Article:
What makes a legendary esports player

Is it the water that they are drinking? Maybe the altitude they live in or some dark ritual their grandparents performed in order to enhance their genetic line’s reflexes and quick thinking abilities? Maybe they sold their souls to become legends in their field? Probably not. Today we are gonna take a look at what separates a legendary esports player from a mediocre one, what habits they practice to be the best of best.

First things first: Let’s get Oleksandr "s1mple" Kostyliev’s AWP trick out the way, it doesn’t make him legendary. At least not yet. It makes him a good showman though. And a potential to be the best of best among CS:GO players worldwide.

Jonathan “Fatal1ty” Wendel, a name not heard in daily esports news in 2021, but known to many esports enthusiasts because of his contribution to the esports scene in general. He was one of the first esport stars this world has seen. Wendel held the record for most prize money won in all of esports until he was overtaken by Korean StarCraft player Lee Jaedong in 2013. And he is the reason why so many people started their esport careers back in the day.

What made him a legend? Sure he was very talented, he used to run 2-3 miles a day and then sat down on a training marathon that lasted until 4 AM, slept until noon and repeated this for 30 days straight before his Quake III Arena World Championship.

But the true reason that he’s a legend is that he showed to the world that a career in esports is a viable one back in the days when our parents thought playing video games harmed our brains and made us prone to violence. Even the term “gaming” or “gamer” hadn’t  been coined in the first place. Those who were born in the pre-2000 era could surely relate. I’m 27 years old as of writing this piece and still feel weird when someone calls me a gamer. In my mind, I’m still that one guy who escapes real life through video games. How the tables turn.

Let’s get into details:

Pick a game to start playing and master it

Fatal1ty in an interview talks about the importance of sticking to a game and mastering it from the day one release date. He states that it’s possible to make a comeback even if you start playing a game after two years of its release, but it’s a rare occasion. It’s not uncommon for pro players to shift games as games’ popularity shifts. Not that being a demigod in Quake is a thing to be looked down upon today. It’s just not a career-making move. To be a cutting edge player it would be a good idea to start playing from day one. Esports is about being the “best player”, a legendary cyber athlete so to speak and the chances of a player being the best go higher if he/she starts mastering a game from day one and onward.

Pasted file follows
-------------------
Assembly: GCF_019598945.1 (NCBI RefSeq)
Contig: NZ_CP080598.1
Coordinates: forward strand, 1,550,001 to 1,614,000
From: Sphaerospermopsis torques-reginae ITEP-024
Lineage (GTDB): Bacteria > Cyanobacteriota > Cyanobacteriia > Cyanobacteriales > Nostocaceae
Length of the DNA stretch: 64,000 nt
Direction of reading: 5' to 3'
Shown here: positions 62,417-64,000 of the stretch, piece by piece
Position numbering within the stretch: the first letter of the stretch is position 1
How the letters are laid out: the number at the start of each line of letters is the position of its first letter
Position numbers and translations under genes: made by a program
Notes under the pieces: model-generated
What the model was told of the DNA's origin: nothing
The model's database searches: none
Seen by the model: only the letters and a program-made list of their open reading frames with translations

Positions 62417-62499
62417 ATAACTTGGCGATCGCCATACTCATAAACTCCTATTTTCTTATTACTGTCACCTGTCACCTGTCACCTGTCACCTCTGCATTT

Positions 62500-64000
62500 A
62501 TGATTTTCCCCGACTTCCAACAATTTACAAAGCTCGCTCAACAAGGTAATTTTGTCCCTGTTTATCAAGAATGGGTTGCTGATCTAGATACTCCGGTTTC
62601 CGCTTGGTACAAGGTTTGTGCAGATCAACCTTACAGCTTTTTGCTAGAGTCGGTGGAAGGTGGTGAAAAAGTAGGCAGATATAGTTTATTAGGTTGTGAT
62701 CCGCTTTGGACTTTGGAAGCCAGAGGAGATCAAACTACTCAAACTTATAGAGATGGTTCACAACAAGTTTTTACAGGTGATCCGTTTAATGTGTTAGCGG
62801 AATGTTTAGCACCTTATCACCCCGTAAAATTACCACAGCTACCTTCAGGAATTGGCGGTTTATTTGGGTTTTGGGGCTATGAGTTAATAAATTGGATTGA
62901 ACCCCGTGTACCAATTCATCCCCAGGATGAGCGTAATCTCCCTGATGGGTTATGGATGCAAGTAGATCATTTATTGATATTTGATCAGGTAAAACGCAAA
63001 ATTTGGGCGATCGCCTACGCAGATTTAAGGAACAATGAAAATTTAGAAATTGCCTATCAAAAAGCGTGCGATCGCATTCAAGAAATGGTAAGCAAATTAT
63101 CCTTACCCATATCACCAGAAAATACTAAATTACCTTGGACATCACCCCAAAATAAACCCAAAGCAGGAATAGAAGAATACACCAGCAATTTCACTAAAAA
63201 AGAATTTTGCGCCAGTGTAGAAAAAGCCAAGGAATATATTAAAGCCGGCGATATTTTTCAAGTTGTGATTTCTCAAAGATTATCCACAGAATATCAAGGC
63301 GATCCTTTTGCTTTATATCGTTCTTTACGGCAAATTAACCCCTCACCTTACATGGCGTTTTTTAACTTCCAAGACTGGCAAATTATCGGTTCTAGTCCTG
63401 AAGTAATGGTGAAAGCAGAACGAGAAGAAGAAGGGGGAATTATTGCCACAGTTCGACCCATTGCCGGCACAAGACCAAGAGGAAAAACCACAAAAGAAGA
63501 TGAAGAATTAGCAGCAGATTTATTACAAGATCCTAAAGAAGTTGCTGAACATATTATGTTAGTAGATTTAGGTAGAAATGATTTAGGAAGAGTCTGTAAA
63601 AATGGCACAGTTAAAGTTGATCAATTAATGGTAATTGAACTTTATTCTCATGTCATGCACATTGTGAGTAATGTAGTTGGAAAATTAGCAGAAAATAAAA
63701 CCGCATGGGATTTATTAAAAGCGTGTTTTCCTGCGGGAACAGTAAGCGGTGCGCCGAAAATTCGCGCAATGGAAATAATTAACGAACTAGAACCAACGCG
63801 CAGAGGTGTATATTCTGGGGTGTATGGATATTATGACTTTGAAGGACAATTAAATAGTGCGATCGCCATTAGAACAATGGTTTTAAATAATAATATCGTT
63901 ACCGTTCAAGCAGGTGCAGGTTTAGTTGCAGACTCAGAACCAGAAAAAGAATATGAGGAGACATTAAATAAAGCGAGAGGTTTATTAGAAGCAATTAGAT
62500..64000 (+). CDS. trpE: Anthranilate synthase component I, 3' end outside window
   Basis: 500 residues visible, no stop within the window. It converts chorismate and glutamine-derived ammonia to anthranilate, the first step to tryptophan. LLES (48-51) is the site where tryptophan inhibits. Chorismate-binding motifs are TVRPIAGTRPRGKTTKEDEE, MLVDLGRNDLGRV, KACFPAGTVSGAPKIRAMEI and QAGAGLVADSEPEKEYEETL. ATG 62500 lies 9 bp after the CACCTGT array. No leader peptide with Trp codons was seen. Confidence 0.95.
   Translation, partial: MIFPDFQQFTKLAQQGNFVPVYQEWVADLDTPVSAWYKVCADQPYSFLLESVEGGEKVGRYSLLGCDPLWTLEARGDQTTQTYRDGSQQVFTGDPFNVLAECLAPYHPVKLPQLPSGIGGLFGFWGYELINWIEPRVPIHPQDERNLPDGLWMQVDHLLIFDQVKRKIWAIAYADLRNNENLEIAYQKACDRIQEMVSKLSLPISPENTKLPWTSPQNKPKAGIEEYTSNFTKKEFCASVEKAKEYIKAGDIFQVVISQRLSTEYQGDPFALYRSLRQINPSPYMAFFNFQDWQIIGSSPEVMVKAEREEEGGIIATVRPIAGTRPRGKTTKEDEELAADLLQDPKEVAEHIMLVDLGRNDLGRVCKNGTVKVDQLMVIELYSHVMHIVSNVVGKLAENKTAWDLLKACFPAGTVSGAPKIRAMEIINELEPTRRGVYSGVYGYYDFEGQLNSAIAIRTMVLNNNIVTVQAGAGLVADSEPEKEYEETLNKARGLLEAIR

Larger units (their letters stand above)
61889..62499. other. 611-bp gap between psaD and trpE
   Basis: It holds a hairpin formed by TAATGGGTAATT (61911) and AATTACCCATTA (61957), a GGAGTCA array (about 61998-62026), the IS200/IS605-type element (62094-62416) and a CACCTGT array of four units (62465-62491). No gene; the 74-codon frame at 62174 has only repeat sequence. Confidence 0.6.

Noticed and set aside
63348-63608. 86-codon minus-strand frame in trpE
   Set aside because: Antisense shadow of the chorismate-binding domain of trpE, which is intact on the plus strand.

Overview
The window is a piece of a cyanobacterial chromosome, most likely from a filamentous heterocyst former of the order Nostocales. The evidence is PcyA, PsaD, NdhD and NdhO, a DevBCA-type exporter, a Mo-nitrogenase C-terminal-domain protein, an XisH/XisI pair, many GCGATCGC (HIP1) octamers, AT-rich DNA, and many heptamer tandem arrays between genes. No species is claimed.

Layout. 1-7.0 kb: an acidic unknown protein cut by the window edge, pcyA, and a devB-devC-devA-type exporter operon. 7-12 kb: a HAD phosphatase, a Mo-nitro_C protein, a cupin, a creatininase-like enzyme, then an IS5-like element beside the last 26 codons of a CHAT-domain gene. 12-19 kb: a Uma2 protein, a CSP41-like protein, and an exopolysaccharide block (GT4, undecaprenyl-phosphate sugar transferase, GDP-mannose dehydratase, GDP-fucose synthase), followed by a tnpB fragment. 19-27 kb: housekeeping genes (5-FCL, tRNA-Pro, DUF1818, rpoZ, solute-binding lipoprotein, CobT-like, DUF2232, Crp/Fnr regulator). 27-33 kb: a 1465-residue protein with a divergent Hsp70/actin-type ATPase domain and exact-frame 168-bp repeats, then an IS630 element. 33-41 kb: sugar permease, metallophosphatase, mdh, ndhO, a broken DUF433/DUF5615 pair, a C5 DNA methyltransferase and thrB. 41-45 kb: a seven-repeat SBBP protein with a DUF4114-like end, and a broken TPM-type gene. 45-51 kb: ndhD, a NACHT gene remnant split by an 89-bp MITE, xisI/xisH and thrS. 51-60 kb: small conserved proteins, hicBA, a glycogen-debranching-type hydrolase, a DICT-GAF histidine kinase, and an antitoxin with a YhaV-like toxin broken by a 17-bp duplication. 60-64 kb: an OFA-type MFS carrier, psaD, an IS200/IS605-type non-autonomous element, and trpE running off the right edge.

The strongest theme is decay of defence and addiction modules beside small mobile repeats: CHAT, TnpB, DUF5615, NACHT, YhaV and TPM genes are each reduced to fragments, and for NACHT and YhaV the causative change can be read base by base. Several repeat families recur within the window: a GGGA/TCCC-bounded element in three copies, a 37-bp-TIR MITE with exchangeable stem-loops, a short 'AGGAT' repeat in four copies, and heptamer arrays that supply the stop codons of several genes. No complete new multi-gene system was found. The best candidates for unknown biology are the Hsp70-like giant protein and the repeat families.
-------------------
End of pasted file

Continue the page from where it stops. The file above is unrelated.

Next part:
Practice makes perfect

Being a professional, meaning it’s your profession and you master it. It’s your job. What legendary players share in common is that their job is also their hobby. But they treat it more like a job than a hobby. Lynnie “artStar” Noquez (a CS:GO player playing for Team Dignitas) sums up her work schedule and daily life in an interview:

“I wake up around 11:00 AM and reply to all my work emails. Then I get ready around 12-1 PM, cook lunch with my fiancé, or sometimes go out to eat with his family. My afternoons are spent doing whatever I need to get done that day, whether it's running errands, cleaning the house, prepping dinner, or if I'm lucky and did all that on a different day, I usually spend time with family and friends. I do all of this until around 5:00 PM, and that’s when I start individual Counter-Strike practice. I'll watch a demo, review my nades, play some pugs or stream on Twitch. Around 7:00 PM team practice with Dignitas begins. We take a short break in the middle of practice for a dinner then end practice around 11:00 PM. Right after practice, I usually head straight to bed and repeat the next day for 5 days a week!”

Of course, they all constantly practice, and training hard usually leads to burnouts. What separates a good player from a legend is that the best ones just do not train hard. They train smarter. They reinvent the wheel, they create the meta:

Creating a META